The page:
Whether we have trained a lot or a little, whether its our first race or one of many races, everyone is looking forward to conquering the challenge on Saturday and celebrating the achievements afterward. We had a great time last night and we began the weekend of fun by celebrating Heather B’s birthday, our team captain. Check out the cake that was hand decorated by one our teammates. Incredible!

Good luck to all. I can’t wait to celebrate at the finish line. Arrooohhh!

Club Fit Jefferson Valley ALERT

Outdoor Tennis Courts
Mother Nature has different plans for our opening season of outdoor play on our tennis courts! We had hoped to have the courts ready for use on Memorial Day, Monday May 26th. Due to heavy rain this week the courts will need additional prep time and sunshine. With some assistance from Mother Nature, we anticipate having the courts available mid-week for play.
Additional updates will be made available on Facebook, Twitter and Web Alert.

Fitness and Pregnancy: Meet Our Perinatal Specialist, Denise Weber!

Denise Weber

Perinatal Specialist Denise Weber

Prenatal Exercise is a topic that many women who are expecting are constantly wondering about. Can I exercise during pregnancy? How much should I do? What kinds of exercises are safe? How can I make sure that I am doing exercises the correct way? When should I stop exercising? What can I do in my first, second and third trimesters? The bottom line is, fitness is important, especially during pregnancy. Well-being, nutrition and stress management are also vital to the health of mom-to-be and baby. The aim of these upcoming posts are to help shed some light on these questions and we have the perfect person to help you through this journey! We want to introduce you to our resident expert, Denise Weber!

Denise is a Perinatal Exercise Specialist and was a certified childbirth educator in the Bradley Method for 15 years. This expertise led Denise to the position of Perinatal Exercise Coordinator at Club Fit. For 8 years, while Denise held that title, she designed and implemented classes and programs for the perinatal client, teaching and training many of those clients herself. She is responsible for creating and bringing innovative programs to the club for the Perinatal exerciser. Stroller Babies, Perinatal Yoga and Baby Boot Camp to name a few. She also trained other instructors. Denise continues to be involved with this aspect of her career.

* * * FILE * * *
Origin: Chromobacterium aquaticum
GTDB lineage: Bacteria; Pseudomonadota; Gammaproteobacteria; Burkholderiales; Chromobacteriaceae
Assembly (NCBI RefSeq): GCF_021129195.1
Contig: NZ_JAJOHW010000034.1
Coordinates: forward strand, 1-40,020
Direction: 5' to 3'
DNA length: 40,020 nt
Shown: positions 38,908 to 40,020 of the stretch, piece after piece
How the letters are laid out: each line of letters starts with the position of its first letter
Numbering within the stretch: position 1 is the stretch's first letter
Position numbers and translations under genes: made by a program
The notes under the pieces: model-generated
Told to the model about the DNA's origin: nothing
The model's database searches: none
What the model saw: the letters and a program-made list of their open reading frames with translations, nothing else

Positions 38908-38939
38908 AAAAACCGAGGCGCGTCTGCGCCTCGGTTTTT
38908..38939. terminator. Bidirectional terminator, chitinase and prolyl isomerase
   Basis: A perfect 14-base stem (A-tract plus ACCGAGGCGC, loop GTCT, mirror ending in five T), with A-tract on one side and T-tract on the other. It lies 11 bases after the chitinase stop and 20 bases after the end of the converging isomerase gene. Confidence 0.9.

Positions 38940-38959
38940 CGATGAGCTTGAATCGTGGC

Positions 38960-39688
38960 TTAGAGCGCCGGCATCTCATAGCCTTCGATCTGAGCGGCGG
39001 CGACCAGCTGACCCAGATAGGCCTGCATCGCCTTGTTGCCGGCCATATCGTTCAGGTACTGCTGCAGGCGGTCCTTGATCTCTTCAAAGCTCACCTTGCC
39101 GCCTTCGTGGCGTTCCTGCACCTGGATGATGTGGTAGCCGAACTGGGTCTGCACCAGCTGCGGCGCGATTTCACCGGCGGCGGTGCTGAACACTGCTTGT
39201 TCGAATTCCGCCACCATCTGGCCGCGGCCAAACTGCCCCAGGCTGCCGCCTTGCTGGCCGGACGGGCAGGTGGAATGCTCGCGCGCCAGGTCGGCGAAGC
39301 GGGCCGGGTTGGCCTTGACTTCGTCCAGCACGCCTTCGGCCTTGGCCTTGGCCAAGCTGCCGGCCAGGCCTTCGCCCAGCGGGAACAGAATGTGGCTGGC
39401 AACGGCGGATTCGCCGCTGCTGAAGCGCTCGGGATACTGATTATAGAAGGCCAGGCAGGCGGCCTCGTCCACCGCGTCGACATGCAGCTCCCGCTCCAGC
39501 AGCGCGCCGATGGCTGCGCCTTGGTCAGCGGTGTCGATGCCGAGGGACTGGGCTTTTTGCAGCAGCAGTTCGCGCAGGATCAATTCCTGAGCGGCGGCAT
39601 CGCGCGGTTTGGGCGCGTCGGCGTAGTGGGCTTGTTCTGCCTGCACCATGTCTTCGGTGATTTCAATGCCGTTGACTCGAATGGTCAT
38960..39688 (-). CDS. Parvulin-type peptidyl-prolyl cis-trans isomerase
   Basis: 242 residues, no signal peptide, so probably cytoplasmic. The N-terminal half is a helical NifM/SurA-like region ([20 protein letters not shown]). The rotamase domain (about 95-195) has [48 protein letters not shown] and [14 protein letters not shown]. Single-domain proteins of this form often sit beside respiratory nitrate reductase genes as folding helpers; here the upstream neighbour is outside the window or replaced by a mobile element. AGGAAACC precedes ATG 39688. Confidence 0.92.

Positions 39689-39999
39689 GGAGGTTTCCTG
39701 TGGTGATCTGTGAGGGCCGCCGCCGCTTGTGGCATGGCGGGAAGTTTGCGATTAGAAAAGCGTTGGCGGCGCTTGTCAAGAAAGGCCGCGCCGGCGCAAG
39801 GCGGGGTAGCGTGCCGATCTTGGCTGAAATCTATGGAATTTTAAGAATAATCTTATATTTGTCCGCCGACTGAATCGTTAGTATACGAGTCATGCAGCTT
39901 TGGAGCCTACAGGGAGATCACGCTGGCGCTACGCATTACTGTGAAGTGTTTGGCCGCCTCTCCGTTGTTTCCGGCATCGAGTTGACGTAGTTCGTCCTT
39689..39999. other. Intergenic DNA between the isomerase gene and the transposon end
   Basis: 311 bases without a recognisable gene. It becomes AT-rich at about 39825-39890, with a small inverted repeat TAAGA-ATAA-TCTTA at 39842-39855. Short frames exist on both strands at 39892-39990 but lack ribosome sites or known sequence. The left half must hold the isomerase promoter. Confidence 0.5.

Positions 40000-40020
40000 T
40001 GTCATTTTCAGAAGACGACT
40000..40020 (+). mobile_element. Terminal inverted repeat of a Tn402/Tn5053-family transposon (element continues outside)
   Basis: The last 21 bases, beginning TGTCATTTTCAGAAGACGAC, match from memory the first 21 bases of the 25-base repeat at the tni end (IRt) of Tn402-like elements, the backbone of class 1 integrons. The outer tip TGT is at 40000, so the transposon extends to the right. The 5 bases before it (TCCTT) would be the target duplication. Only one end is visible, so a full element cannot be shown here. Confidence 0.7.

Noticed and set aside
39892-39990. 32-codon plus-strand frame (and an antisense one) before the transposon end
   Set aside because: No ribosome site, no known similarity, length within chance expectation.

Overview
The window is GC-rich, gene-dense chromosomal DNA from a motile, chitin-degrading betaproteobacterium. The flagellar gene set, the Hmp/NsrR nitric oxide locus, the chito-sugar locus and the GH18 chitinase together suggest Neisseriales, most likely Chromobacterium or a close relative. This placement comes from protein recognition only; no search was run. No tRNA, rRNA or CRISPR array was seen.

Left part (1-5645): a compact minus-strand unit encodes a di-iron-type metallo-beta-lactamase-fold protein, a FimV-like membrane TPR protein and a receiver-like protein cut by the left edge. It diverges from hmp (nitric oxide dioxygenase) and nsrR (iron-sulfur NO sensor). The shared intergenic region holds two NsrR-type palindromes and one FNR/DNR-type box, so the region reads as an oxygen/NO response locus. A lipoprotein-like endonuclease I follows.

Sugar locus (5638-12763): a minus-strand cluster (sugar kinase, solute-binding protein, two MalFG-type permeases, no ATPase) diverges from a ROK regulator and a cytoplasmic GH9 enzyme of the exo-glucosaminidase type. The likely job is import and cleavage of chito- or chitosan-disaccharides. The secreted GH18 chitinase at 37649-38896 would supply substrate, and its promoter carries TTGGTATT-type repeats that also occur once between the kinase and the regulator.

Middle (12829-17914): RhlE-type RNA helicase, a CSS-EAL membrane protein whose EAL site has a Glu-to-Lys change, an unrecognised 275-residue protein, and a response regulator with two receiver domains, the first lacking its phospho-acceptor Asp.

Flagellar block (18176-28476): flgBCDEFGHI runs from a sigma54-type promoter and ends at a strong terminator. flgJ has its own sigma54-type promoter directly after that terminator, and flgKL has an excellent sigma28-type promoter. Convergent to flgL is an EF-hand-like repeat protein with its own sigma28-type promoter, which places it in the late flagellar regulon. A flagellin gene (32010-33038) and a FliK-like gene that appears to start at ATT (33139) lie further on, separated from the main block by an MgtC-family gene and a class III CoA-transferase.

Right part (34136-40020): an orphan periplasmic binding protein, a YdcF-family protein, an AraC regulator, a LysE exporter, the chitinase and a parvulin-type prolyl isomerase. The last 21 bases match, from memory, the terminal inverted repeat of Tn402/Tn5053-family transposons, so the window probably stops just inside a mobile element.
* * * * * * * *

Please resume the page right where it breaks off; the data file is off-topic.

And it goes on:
Denise has 25+ years of experience as a fitness professional. A widely diversified background which includes certifications in Group Exercise, Personal Training, Yoga, Pilates Mat and Spinning, gives Denise the versatility and creativity to design fitness programs for anyone at any fitness level. Denise likes to use a variety of fitness modalities, mixing traditional training methods with intervals of cardiovascular exercise, and power moves to help her participants achieve their fitness goals.

“My desire has always been to help women embrace whatever stage of life they are in, and help them set and achieve their fitness goals. I have the privilege to see my clients’ confidence and pride grow as work towards their goals and make them a reality. For me there is no greater satisfaction than that. I love what I do. I can think of nothing more important than helping my clients feel good about their selves; not just on the outside, but on the inside as well. I believe wellness encompasses the whole person and I strive for that in my professional life.”

Denise continues to educate herself through various workshops and trainings, and is always looking for ways to improve the quality of life for her clients.

In the coming weeks Denise will be writing all about aspects of perinatal exercise, nutrition during pregnancy, stress management and relaxation techniques, prenatal yoga and overall fitness. If you have specific questions or topics that you would like to see us discuss, leave a comment on our blog! Who knows? You may just see your topic in our headlines!

For information on Personal Training with Denise, call her at the club (914)762-3444 ext. 2247. Click here to read more about her training philosophy.

Perinatal Exercise Programs at Club Fit with Denise

Diana Pernicano — Cancer Warrior and Club Fit Member

Diana Pernicano, Cancer Warrior and Club Fit Member

Cancer Warrior and Club Fit Member Diana Pernicano and her father, Club Fit Member Ted Pernicano

When you are a nineteen-year-old college student, the last thing you expect to hear are the words, “You have cancer.” But that’s exactly what happened to Diana Pernicano this past November, when she was diagnosed with Hodgkins lymphoma. Luckily, Diana had a happy ending. On February 28, after three months of intense chemotherapy at Sloan-Kettering, Diana was declared cancer-free.